Thought for the morning


Watching the sun rise this morning, I was observing the crepuscular light shedding angular dusty beams on the Eastern horizon. One beam of light was shining vertically through the clouds like some massive laser. Which made me think about alien invasion movies like ‘Independence Day’ where the invaders come zooming into Earth’s atmosphere with massive energy weapons, blowing up everything in sight. Thinking about it, why bother with Star Warsy / Trekkie type energy weapons? All very sparkly, all very pretty, but mostly all heat and fury with very little knockdown power. Comparatively speaking.

Now if it were me, I’d drop half a dozen or so hundred metre asteroids on the planet well before sending in ground troops. Any detonations, even within a kilometre or five of the surface would do enough damage to a major cities infrastructure to paralyse everything. Then leave for a year before hitting with another quick barrage of about ten Tunguska sized masses. Wait another solar year while all the humans run around shooting each other and running out of supplies before sending in my very expensive, and hard to fix number of terminator ‘droids. Minimal damage to the biosphere and game over for all those pesky humans. And some very nice living space on a des res planet once the meteoric dust has settled and things have warmed up again. Just send in the scrap scavengers.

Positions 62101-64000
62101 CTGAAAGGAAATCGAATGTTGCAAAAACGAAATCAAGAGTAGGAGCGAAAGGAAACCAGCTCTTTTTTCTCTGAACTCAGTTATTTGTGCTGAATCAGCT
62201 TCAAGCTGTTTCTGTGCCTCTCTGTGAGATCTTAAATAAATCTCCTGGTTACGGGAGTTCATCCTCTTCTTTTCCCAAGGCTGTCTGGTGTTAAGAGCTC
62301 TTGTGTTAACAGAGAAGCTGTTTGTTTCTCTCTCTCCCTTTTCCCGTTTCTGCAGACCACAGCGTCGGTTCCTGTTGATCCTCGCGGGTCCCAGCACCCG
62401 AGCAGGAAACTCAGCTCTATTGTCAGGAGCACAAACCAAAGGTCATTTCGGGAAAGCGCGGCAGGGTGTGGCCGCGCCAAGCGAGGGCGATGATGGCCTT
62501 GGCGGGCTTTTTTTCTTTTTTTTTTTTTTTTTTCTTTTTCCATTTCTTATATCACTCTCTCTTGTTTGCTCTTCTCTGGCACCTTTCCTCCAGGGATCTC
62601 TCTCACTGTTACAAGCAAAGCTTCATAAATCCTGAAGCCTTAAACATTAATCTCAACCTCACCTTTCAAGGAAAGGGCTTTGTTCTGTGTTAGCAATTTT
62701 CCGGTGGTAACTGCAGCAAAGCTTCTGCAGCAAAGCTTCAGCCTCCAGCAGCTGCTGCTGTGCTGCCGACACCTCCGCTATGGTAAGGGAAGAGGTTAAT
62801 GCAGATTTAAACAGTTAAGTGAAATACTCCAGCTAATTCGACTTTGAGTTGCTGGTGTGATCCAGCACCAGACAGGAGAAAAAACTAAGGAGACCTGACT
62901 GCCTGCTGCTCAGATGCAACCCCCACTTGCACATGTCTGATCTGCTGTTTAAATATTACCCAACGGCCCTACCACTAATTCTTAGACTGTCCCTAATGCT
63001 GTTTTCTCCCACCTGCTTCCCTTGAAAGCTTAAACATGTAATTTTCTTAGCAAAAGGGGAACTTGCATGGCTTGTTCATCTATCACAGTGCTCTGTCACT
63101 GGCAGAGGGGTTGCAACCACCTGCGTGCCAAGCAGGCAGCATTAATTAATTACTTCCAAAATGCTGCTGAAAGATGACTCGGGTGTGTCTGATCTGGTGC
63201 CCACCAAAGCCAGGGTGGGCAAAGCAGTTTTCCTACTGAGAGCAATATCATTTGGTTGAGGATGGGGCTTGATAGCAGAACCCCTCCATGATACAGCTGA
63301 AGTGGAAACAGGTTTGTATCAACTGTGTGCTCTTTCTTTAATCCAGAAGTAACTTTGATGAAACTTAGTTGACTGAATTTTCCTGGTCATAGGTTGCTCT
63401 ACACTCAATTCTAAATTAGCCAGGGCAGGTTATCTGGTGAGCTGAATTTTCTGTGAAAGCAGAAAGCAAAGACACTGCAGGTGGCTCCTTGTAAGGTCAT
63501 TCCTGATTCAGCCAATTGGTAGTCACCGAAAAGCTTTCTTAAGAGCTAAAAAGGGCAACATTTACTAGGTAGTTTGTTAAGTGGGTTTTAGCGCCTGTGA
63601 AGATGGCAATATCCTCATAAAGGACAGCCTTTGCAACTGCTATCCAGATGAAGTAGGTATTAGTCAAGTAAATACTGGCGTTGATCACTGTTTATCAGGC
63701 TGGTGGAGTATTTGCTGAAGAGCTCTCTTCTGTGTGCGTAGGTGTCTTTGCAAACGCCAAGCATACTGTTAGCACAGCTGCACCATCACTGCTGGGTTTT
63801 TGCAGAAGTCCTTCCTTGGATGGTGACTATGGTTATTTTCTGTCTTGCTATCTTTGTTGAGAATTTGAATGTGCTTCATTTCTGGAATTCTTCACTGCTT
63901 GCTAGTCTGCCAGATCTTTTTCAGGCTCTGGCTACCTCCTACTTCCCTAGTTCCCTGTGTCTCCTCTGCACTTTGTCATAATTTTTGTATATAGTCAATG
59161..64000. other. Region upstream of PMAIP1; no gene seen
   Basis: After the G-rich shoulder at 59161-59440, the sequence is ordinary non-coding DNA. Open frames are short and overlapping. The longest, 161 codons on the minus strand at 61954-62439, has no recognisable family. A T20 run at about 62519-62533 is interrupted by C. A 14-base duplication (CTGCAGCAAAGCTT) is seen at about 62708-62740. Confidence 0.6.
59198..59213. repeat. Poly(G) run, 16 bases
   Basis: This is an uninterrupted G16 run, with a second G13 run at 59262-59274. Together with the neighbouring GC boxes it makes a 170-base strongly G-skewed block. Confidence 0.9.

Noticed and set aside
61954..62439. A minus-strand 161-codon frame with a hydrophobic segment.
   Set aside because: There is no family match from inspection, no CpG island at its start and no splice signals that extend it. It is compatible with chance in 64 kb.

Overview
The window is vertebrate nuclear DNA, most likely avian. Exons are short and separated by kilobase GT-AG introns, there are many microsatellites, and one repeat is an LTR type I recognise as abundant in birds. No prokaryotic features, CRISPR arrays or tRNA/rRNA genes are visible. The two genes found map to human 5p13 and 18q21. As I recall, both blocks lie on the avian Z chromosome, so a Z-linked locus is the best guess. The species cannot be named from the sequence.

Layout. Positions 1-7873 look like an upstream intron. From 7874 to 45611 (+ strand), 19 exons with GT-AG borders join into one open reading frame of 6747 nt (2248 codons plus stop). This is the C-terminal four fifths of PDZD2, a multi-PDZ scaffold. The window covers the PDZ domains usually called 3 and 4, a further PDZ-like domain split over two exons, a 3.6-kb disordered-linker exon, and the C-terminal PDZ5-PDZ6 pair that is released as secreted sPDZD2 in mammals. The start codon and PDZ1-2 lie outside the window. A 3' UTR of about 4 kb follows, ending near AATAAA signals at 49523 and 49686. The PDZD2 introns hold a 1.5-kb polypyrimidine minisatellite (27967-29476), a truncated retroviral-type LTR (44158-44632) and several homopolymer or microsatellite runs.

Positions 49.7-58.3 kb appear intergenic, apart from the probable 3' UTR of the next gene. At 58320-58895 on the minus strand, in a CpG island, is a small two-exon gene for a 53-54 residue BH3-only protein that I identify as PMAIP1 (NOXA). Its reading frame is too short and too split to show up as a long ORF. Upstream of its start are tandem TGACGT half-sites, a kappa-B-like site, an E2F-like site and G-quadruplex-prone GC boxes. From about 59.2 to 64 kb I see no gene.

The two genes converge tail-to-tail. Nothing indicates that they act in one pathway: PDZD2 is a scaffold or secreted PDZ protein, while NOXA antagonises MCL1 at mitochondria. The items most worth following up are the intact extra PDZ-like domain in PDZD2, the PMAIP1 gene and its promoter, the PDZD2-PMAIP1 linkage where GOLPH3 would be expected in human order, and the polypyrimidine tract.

Fortunately it’s all fiction. Because if any other species is smart enough and capable of crossing interstellar space en masse with hostile intent; basically, humanity is screwed.

Update: as opposed to airbursts, what if the asteroids were dropped in the seas near major coastal conurbations? A big enough water explosion a hundred and fifty klicks away would mess up LA, San Francisco and San Diego with Tsunamis. South and East of New York to push a wall of water up the Chesapeake. One in the Northern Caribbean would paralyse Florida and all of coastal Texas, as well as sending a massive tidal bore up the Mississippi. Polish off with a hit in Lake Michigan. Europe could be paralysed with three hits. One in the Northern English Channel, Eastern Baltic and central Mediterranean. Western Indian Ocean about equidistant between the Persian Gulf and Mumbai. The last reserved for somewhere in the Philippines. Residual tidal surges would at least severely damage every sea port everywhere in the world. Two years of solid rainfall from all the atmospheric water vapour would do the rest. Result: one freshly laundered planet ready for colonisation. Scary.

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Martyn K Jones

A writer who first trained as an Electrical Engineer, then fulfilled various roles within the computing industry. First published in 'SuperBike' magazine, 1978 under the pseudonym Harry Matthews. Since then has written and had published a wide variety of work; from PR copy in trade magazines to supernatural short stories and the occasional satirical article. Emigrated to Canada in 2007. Became a Canadian Citizen December 2014. Now branching out as a serious science fiction novelist.

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